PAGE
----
Disclaimer: I am a student, not an expert, and these are my
notes. If you need an expert, consult any gun forum, they all
claim to be rifle experts.
These are parts of our class notes for conventional
powered rifle competition training.
All brand new
conventional competition high powered rifles should be fire-lapped to
ensure that the barrel is super smooth and clear. A failure to
fire lap does not always mean a barrel with flaws, but 25 shots with
fire lapping ensures that the barrel is properly broken-in.
describes fire-lapping of a 308 Remington 600 rifle used in 1,000 yard
ALWAYS use a “shot log” to record each and every
shot that is fired. A 308 will have a 1,100 round lifetime for the
barrel. A .223 will have a much longer lifetime.
says that any conventional high-powered competition rifle barrel needs
to be re-chambered after each 1,100 rounds. The breech end is
cut-off and a new chamber cut, making the barrel a few inches shorter.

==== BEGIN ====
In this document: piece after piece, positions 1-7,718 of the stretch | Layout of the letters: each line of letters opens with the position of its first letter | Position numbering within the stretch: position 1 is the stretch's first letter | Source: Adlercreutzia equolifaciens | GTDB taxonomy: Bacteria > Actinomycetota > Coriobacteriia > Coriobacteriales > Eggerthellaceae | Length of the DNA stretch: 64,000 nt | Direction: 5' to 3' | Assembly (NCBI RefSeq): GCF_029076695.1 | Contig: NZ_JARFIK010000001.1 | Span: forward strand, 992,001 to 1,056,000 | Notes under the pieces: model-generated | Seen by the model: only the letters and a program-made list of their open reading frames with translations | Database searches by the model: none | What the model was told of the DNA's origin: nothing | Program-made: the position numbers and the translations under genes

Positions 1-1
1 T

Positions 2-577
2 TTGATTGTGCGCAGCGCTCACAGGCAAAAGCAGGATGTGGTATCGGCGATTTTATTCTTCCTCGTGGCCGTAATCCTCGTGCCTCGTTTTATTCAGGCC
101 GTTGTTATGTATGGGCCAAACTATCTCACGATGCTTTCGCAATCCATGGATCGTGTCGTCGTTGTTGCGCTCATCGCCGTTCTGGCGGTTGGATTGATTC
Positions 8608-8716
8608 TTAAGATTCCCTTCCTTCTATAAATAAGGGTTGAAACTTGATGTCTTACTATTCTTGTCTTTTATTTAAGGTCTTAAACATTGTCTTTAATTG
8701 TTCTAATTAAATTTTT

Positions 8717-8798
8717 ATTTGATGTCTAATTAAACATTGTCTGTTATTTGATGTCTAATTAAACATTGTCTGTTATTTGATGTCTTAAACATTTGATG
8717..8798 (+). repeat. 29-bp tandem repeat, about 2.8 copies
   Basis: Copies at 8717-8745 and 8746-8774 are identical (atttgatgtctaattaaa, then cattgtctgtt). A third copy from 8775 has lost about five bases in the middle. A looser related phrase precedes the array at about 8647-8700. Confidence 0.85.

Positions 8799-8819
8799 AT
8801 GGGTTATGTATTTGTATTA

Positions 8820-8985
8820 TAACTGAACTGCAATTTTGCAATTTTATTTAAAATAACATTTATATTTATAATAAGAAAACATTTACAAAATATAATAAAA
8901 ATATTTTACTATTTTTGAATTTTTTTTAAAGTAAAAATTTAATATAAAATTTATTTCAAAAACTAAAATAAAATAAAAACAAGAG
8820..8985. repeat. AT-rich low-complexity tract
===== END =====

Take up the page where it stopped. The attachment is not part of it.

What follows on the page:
How to fire lap a rifle
Fire lapping should be done first, before you mount any sights or a
telescopic sight. For our 308 Remington 600 rifle, our coach
recommended using 24 rounds of Federal Gold Medal Match
At 50 yards, individual shots are made into a berm:
After each of the first 10 shots:
- Remove the bolt.
- STARTING from the breech end, run a brush wet with bore
cleaner one-way out toward the muzzle end of the rifle.
- After the brush exits at the muzzle end, remove it and
withdraw the rod.
- Run a clean patch, one way from the breech to the muzzle
end of the barrel. The third patch should look clean.
For shots 11-24, the fire-lapping is done every two shots, repeat
After 24 rounds, the rifle is ready to accept sights.